At PAX East 2013, Blizzard surprised a number of people with the announcement of Hearthstone: Heroes of Warcraft, a digital, free-to-play, collectible card game based in the Warcraft universe. Unlike other Blizzard titles, Hearthstone is developed by a team of only 15 developers. GamesIndustry International talked with Blizzard Entertainment chief creative officer Rob Pardo about changing company strategy to support a smaller development team.
"We wanted to have the capability to start doing some smaller, more experimental games," said Pardo. "At Blizzard, each team has gotten bigger and bigger, and our dev cycles have gotten longer and longer, and the industry moves much faster than that. Even though we still are going to keep doing large games because that's what we're great at, we still wanted to build some new capability and experiment with some games that might turn into the next big thing."
"First of all, building the team itself was challenging because on a really large development team, you end up with a lot of specialized people that are technical artists or animators or all they do is paint textures. With a team like Hearthstone's [Blizzard Team 5], you need a multi-talented sort of team," Pardo explained.
"Maybe they're not as super-specialized in one area, but they can cover things more broadly. And you also need a team that's more willing to utilize existing technology; they're not trying to build the next great graphics engine that's going to compete with all the other graphics engines out there. You need to stay really focused on the gameplay core. So, I think that was the first big cultural shift."
Team 5 also had to be protected by management from the larger teams within Blizzard, since the group was comprised of "a mix" of veterans and neophyte developers.
"The other thing was just protecting the team. Within Blizzard we have lots of different teams that have important projects and important deadlines that are always coming up. It's easy to look at Team 5 and say, 'Wow, they have a couple of really talented guys that could really help us with this milestone.' So that's was another cultural shift that we had to achieve."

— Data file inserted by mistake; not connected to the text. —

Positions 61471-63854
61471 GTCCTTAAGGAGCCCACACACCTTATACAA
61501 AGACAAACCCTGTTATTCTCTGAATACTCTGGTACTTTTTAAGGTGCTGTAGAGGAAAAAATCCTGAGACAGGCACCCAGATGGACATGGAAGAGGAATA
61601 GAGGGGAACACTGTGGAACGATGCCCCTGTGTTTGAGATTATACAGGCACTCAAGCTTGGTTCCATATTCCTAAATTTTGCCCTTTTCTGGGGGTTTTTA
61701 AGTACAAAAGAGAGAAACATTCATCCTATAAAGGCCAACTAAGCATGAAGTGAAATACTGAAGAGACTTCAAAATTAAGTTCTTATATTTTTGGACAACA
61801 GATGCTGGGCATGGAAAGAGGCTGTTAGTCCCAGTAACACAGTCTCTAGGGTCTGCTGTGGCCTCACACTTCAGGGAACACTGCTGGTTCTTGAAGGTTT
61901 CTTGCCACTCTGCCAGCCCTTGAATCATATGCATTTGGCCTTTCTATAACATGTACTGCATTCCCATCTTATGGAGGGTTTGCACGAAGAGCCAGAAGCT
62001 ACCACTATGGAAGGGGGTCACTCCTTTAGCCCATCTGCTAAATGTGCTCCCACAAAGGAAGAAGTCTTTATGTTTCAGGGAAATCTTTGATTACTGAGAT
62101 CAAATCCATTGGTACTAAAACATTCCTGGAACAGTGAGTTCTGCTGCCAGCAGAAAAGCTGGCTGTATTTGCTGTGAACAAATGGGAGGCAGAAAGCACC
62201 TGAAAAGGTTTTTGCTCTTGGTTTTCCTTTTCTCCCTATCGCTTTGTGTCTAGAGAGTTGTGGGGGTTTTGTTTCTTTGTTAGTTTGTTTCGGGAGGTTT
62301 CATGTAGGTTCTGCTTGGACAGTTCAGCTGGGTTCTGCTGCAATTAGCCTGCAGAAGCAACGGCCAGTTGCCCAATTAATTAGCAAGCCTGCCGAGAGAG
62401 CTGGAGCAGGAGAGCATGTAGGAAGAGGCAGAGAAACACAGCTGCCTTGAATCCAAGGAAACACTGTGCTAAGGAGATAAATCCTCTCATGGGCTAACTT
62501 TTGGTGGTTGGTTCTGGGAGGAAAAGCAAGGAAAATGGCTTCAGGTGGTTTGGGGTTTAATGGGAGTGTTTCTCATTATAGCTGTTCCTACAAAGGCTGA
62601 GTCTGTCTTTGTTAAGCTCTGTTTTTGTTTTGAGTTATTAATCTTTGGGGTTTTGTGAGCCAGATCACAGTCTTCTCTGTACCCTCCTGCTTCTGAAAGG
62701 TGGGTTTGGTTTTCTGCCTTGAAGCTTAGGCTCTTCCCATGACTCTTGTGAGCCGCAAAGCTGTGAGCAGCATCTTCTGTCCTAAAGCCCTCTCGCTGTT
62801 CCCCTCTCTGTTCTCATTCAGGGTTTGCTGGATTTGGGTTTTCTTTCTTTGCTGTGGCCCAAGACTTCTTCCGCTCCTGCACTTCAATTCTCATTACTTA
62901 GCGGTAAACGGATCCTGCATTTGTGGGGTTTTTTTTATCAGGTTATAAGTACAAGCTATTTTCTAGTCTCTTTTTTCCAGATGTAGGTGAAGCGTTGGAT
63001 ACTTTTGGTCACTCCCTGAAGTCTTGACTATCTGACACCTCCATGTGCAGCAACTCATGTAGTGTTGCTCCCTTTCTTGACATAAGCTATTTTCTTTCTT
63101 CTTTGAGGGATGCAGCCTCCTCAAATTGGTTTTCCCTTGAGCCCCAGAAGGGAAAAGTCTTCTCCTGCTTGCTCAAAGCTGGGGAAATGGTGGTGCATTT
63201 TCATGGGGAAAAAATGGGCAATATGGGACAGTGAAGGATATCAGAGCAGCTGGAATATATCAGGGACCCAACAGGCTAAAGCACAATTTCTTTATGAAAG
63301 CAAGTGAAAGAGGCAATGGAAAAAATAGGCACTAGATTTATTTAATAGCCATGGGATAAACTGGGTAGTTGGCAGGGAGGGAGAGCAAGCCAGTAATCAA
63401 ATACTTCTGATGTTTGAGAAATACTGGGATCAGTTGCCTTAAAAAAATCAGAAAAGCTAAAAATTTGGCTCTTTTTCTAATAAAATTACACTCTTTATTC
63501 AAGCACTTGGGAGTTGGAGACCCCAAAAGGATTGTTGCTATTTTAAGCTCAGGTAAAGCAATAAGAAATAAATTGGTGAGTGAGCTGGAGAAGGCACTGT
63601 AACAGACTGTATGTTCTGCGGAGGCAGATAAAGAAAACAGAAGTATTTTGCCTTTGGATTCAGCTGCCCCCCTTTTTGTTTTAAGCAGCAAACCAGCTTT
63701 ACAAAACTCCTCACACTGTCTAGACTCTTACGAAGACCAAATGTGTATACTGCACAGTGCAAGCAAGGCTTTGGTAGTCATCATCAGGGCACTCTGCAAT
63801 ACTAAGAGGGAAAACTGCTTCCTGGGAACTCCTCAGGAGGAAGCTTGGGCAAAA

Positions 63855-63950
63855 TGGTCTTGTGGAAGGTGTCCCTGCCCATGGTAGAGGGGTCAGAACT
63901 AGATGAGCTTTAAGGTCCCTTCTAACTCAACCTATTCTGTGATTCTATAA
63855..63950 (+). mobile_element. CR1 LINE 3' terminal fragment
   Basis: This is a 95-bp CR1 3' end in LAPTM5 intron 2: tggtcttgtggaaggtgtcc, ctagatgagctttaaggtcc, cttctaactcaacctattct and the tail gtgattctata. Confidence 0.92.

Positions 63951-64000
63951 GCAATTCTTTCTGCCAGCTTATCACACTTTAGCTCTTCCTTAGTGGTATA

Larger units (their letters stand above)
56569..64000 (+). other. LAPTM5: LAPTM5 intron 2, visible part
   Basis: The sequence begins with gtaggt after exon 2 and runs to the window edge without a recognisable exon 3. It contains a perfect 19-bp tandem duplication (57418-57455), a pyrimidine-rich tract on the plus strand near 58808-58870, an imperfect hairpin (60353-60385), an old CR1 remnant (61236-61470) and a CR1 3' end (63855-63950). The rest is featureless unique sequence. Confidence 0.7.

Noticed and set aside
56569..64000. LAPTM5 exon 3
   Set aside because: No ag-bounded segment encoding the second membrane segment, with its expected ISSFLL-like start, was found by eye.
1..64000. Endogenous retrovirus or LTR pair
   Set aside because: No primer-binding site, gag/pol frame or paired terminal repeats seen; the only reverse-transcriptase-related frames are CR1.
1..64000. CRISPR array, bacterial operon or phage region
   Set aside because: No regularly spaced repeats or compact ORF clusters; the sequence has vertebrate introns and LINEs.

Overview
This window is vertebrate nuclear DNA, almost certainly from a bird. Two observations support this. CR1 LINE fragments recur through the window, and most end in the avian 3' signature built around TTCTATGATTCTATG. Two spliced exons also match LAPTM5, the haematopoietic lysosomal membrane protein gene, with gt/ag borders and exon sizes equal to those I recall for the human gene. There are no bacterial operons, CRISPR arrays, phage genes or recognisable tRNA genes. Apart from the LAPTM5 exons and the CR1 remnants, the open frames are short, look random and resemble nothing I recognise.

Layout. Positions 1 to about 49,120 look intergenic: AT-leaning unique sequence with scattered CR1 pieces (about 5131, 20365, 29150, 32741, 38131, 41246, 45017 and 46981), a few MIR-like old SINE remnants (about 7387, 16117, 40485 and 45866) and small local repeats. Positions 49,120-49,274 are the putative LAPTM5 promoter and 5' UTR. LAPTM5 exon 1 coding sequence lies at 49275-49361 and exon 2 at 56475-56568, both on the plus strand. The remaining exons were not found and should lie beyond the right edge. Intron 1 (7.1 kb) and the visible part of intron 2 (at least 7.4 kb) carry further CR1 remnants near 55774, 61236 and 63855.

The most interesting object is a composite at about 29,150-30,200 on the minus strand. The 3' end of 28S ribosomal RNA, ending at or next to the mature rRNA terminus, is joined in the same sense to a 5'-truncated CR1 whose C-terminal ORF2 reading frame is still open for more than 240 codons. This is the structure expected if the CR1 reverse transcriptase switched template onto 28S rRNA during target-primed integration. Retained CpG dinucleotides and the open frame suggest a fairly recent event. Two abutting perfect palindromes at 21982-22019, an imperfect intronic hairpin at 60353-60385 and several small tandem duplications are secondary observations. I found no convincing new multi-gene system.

"I can't imagine that we would do Hearthstone and never do another free-to-play game."
Blizzard chief creative officer Rob Pardo
For Blizzard, Hearthstone and Team 5 are learning experiences, allowing the studio to improve its free-to-play chops and build smaller titles quickly. Pardo said that while Blizzard is focus on getting Hearthstone out the door, there is room in Blizzard's future for more free-to-play.
"Clearly, free-to-play is becoming an important kind of business model and a way that people play games around the world. I can't imagine that we would do Hearthstone and never do another free-to-play game. It's going to become a really common business model," said Pardo.
"With digital distribution - things like Steam and Origin - you really start to question where is the industry going. Free-to-play might become a very dominant way for people to distribute and play games. We need to start learning what makes sense for that and what's the right way to utilize that business model. I don't think it would ever be a situation where the only thing Blizzard will do is free-to-play, just like I don't think that PC or consoles will be the only thing. We like to make games that are for a really big market. Ultimately, we make a game that we want to play and we think would be really successful, and then we figure out what platform it should be on and figure out what the right business model is."